There’s so much more to being a top-level racing driver than donning an astronaut’s kit, slipping into a rocket ship and screaming into perpetual orbit. He must sign autographs, suffer interviews, suck up to sponsors. He must be human, be a business, be a brand. He must be exceptional, or risk being replaced. He must produce, or find another line of work.
It’s a big job. A big boy job. Or so it seemed during the halcyon days of American motor sport. Back then, in the dusk of the 20th century, when money was no object to the liquor and tobacco companies that were cutting all the checks, conventional wisdom held that anyone who wasn’t old enough to rent a car probably couldn’t be trusted to keep a six-figure lease on course—let alone guide it into Victory Lane. “Nobody,” says Keith Kunz, a gimlet-eyed talent scout, “started a career until they were well into their 20s or 30s.”
Why? Because he had laps underneath him and life experience, too. Because he knew from the value of a dollar and the hard graft required in exchange. Because he could be trusted. So he was tossed the keys. With determination and heaps of luck, he held on until his voice was gravelly, his hair turned silver and his body could take no more. Into his 50s, perhaps.
That was then. Now, drivers are different—some non-white; others women, even—and, seemingly, more impatient than ever. They want their racing careers while they’re young. And they’re getting them.
They’re transforming the NASCAR scene into a Disney Channel production. On Aug. 28, Kyle Larson (photo above), a 24-year-old half-Japanese Californian whose parents were nagging him about household chores not that long ago (forget that Larson is a father himself), grabbed his first Sprint Cup checkers on Michigan’s two-miler. A month earlier, Chris Buescher, a Texan three months Larson’s junior, emerged as the top man in a fog-shortened feature at Pocono. If Buescher, and another pair of fresh-faced Cup drivers, Chase Elliott and Austin Dillon, can keep pace with Larson and Joey Logano (a playoff frontrunner) and maintain their positions in the points standings through to NASCAR’s playoffs, the Chase (which is about two weeks away), we could see five new millennials (aged 26 years or less)—or nearly a third of the postseason field—vying for the championship.
Buescher’s result, easily the most surprising development in this youth movement, was the cherry on a weekend that saw rosy-cheeked rookies sweep all three national races for the first time in NASCAR history. The other two winners, truck driver William Bryon (18) and the Xfinity series’ Erik Jones (20), have already parlayed their triumphs into commitments at the next level in 2017—Jones in Sprint Cup with an ascendant and expanding Denver-based shop called Furniture Row Racing, and Bryon in Xfinity with Hendrick Motorsports, NASCAR’s Rockefellers. “I mean, there’s just a ton of young drivers,” Larson says, “almost too many for how many rides are available.”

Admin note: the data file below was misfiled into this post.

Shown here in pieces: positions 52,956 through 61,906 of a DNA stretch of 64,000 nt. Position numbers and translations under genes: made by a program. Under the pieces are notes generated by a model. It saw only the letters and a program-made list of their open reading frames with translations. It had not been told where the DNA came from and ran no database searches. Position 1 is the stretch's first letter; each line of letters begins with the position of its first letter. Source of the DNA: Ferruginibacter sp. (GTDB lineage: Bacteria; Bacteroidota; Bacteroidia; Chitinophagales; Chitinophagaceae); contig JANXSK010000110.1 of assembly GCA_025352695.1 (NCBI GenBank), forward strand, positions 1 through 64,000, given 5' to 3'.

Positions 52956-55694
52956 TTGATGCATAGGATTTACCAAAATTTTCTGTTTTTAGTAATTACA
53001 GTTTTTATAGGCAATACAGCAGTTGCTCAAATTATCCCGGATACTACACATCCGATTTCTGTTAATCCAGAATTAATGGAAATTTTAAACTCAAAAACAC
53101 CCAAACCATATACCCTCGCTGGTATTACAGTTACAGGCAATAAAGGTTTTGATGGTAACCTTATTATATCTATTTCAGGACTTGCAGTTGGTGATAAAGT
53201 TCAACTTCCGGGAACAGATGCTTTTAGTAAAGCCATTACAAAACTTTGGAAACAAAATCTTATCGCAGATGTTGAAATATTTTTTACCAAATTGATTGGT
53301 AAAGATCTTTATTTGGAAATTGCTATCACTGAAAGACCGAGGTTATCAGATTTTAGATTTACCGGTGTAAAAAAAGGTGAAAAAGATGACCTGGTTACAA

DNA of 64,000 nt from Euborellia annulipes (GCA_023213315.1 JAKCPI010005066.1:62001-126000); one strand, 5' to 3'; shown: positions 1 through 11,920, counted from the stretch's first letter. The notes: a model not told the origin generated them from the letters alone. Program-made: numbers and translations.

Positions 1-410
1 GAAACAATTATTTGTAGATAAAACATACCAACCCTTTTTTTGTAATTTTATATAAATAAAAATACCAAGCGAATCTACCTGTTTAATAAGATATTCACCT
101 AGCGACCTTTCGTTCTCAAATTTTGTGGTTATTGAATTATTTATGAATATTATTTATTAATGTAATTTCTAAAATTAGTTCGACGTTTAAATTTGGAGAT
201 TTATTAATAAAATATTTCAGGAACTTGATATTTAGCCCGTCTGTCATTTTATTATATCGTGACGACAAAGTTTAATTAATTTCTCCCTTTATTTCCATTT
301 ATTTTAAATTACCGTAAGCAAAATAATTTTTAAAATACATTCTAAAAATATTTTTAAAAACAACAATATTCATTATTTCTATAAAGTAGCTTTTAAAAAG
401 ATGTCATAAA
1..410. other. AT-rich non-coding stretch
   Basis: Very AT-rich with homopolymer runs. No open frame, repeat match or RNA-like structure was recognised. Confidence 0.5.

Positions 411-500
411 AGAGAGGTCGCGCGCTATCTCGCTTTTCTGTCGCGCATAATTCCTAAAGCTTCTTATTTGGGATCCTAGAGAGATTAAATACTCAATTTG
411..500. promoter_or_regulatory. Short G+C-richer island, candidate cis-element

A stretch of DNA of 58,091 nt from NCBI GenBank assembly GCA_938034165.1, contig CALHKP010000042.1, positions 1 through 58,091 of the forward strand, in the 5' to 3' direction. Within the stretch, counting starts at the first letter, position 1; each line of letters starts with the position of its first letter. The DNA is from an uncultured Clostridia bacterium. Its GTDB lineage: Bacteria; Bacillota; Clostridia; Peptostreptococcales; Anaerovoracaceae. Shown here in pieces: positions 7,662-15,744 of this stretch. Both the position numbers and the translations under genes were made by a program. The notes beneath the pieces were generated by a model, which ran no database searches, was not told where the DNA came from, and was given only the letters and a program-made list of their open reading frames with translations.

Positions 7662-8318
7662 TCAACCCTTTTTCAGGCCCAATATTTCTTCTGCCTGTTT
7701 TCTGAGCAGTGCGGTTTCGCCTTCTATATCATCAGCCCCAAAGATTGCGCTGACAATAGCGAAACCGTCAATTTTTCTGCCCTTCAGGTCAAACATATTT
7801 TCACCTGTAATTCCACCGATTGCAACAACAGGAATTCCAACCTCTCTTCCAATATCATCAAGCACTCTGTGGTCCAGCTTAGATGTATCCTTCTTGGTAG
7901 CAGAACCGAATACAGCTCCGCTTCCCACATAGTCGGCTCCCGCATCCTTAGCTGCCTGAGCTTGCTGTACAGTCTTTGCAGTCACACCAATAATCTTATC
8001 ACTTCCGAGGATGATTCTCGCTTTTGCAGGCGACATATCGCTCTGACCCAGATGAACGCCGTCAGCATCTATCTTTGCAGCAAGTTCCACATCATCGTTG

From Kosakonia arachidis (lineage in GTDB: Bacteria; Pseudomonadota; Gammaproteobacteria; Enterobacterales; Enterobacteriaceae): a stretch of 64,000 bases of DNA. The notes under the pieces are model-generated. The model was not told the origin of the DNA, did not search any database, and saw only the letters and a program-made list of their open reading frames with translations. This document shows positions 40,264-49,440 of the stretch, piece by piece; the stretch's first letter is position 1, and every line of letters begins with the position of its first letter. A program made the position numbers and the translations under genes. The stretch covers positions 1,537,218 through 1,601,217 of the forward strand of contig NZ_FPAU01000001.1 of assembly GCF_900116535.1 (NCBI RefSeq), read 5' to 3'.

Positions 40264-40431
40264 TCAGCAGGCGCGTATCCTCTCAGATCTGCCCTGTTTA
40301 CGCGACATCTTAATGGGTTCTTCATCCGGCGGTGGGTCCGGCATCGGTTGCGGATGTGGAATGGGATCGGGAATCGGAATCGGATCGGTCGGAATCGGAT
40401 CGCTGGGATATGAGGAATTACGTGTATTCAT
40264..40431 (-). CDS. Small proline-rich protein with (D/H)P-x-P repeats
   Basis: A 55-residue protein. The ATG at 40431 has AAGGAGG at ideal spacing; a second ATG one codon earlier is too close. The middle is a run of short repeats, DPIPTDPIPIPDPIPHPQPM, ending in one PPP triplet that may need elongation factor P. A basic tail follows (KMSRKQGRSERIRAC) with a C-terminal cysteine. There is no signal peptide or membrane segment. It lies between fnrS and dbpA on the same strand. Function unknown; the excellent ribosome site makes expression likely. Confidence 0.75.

The fact that many of these drivers are or, in Larson’s case, were once powered by Toyota—currently, the hottest manufacturer in the game—is no coincidence. “The success that we’re enjoying right now,” says Toyota Racing Development president David Wilson, “is a function of the work and investment that we made years before.”
Toss in 24-year-old Alexander Rossi (an Indianapolis 500 winner on his first go), 25-year-old Josef Newgarden (a three-time IndyCar winner destined to be the series’ hottest free agent come the fall), and Formula One’s Max Verstappen (who, at May’s Australian Grand Prix became the youngest ever victor, at 17 years 166 days, in Formula One history), and you might say—as Team Penske president Tim Cindric put it to me—that “the moons are starting to align for the next generation of drivers, I think.”
That’s not an insignificant phenomenon in a sport where building momentum can take, well, ages. “It’s a tough thing when you’ve got talent coming into any series,” says James Hinchcliffe, an age-appropriate IndyCar ace and SI.com’s guest columnist for the season. “We can’t be Sidney Crosby or LeBron James. We don’t have the opportunity as rookies to step into the arena and perform right away.”